If your application is successful, there will be information in your Grant Agreement focused on reporting.
Your Grant Report will include a description of what the outcomes of the grant were, a financial report that shows how the grant was spent and a statement certifying that the grant was spent according to the terms of the Grant Agreement. Some grantees are required to provide certification by an auditor.
Successful applicants are reminded that grant funds can only be used for the purpose specified within your Grant Agreement. Any variation to that purpose must receive written agreement from the CBF beforehand. Your management of CBF grant funding must meet all the conditions set out in your Grant Agreement.
Your final report for a funded activity will be due three months after the end of the funded activity period which in many cases will be based on the timeline you have identified in your application. For example, if you are funded to replace your main transmitter, and you anticipate you can finish that by December 2017, your funded activity period may be July to December 2018, with a final report due March 2019. If you receive a grant to produce content for the entire year, the funded activity will be July 2018 to June 2019, with a final report due September 2019.
To complete your report, gather your original Grant Application, your Grant Agreement and the specific grant guidelines. These documents describe the initiative you wanted to fund, how you intended to spend the funds and any required reporting.
Simply log into your SmartyGrants account to complete your report. This report follows the following structure.
A. Grant Outcomes Report: what you achieved with the CBF grant. What was the impact of the project on the station or the community? Did you achieve what your goals, e.g. did the project increase support, contribute to diverse/innovative/quality programming or help the station to develop its technical/operational resources? Explain how you acknowledged the CBF for the project and If possible, include any support material, e.g. media articles, photos, ads, programs, written responses to your project etc.
B. Grant Financial Report: how was the grant spent in comparison to your intended budget? You will need to have financial management processes that accurately record the receipt and expenditure of each CBF grant. It’s essential that your financial management systems meet the requirements for Management of Funding set out in your Grant Agreement. Any variation in funding expenditure from the Approved Budget in your Grant Agreement will require approval before a grant report is submitted.
C. Certification: This is a statement by a person from your organisation who is authorised to sign legally binding documents (usually the Public Officer, President or a member of Management Committee) certifying that the grant was spent according to the terms of the Grant Agreement.
Organisations receiving more than $45,000 annual funds: at the end of your financial year, the CBF will send an Auditor’s Financial Certificate. An auditor must certify that all CBF grant funds received in the financial year have been, or are being spent according to the terms of the relevant Grant Agreement/s. This can be signed in your annual audit. If all the grant funds have not been spent before the Auditor’s Financial Certificate is completed, you will need to send further Auditor’s Financial Certificates for each financial year until the grant funds are fully spent.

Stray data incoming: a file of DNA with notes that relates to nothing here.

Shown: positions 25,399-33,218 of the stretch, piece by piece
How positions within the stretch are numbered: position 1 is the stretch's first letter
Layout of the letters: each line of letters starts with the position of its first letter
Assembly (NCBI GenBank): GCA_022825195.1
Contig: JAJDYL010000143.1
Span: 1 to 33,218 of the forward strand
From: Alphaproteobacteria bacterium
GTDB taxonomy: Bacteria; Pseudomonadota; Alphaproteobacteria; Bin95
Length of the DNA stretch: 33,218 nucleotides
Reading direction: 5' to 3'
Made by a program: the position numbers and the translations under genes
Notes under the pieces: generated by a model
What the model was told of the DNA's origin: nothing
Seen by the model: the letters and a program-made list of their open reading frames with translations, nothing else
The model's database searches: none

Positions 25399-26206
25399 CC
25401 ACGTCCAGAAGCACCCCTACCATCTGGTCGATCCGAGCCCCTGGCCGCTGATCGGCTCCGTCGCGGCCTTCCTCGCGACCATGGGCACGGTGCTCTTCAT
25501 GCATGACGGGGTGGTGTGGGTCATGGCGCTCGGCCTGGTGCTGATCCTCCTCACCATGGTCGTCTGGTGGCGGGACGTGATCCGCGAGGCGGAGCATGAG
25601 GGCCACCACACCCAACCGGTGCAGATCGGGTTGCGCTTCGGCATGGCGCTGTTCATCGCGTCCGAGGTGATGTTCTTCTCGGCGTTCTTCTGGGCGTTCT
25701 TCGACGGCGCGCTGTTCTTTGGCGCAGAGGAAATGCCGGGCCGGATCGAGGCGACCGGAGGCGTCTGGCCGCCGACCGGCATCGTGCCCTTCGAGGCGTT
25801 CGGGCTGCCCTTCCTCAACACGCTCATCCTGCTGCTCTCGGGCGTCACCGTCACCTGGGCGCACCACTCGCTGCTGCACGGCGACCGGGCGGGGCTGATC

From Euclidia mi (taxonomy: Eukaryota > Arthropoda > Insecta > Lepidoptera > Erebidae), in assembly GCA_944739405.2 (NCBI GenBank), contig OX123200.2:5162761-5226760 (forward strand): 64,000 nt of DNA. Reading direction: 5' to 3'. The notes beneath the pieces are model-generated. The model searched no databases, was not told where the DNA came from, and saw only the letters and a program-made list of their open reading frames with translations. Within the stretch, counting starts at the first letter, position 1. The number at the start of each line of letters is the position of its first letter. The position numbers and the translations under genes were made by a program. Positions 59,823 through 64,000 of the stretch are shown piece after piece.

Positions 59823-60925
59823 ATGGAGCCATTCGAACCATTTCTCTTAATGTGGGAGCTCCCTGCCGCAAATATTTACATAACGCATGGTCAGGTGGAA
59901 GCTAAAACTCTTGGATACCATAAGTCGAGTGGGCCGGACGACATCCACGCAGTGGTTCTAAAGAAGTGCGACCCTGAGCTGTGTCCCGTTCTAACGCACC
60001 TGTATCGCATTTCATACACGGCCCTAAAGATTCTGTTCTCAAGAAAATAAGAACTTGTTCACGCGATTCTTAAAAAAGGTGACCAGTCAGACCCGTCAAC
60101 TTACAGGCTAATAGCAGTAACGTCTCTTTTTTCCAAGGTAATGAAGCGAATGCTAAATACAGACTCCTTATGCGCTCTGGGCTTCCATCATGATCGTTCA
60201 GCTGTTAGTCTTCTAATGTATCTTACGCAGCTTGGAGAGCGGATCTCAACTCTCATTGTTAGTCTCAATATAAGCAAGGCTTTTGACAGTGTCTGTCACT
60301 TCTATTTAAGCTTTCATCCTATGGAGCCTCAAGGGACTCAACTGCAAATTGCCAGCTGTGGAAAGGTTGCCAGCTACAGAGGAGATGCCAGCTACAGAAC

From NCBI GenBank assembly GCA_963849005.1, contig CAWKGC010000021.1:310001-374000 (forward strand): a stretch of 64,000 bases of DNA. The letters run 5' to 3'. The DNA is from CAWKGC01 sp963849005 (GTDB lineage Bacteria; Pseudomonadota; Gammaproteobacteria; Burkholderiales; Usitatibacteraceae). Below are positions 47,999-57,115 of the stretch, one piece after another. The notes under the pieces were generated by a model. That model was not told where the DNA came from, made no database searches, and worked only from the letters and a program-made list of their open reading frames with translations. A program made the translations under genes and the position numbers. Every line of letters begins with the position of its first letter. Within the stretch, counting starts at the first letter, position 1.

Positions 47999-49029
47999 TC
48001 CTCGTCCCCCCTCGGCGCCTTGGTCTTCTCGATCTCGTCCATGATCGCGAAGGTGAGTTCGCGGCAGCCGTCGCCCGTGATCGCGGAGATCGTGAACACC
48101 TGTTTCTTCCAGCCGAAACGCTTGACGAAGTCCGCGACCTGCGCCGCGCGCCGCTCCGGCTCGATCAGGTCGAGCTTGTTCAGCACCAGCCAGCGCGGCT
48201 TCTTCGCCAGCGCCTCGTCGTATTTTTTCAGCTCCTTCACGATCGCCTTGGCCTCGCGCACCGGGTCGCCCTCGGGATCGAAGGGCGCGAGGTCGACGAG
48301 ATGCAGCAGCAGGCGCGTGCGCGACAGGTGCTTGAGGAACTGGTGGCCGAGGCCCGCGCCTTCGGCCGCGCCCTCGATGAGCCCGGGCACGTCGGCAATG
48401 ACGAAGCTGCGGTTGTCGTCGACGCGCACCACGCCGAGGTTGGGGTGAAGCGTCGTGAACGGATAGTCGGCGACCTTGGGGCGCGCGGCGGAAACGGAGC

Organisations receiving less than $45,000 will receive an Annual Statement for information only (no auditing required).
The Auditor’s Financial Certificate must be signed by an approved auditor who is either:
- Registered as a company auditor under the Corporations Act 2001 (Cth).
- A practising auditor who is an appropriately qualified member of the Institute of Chartered Accountants (Australia), CPA Australia or the Institute of Public Accountants.
An approved auditor must not be any of the following:
- A principal, member, shareholder, officer, agent, subcontractor or employee of your organisation or of a related body corporate as defined in section 9 of the Corporations Act 2001 (Cth).
- Any auditor whose registration as an auditor under the Corporations Act had been cancelled by the ASIC under an Enforceable Undertaking.
- The accountant or bookkeeper who prepared the accounts of the grantee organisation.
If you have received $45,000 or more in grants in the year, you are required to provide both an Auditor’s Financial Certificate and audited annual financial statements. This ensures that you are meeting the highest accountability standards. If you are not required to complete an Auditor’s Financial Certificate, and your state or national regulatory authority does not require you to submit audited statements to them, we will accept your unaudited annual financial statements approved at your Annual General Meeting.
Under the terms of the Grant Agreement, the CBF (and the Australian Government, through the Auditor General) can request further information about the spending of the CBF grant or a further audit by a registered auditor if the financial information supplied is considered inadequate.
You will not be eligible to receive any further CBF grants if you have overdue Grant Reports. If you think that you will have difficulty meeting our reporting requirements or you need further advice, please contact us as soon as possible.
If for some reason you have funds left over, you will need to forward the unspent portion of your grant back to us.
We encourage you to view our other Frequently Asked Questions and explore our website to learn more about successful grant recipients, managing your grant, reporting, how to acknowledge the CBF and other funding opportunities. Also, don’t forget our Top 10 Tips for Applications!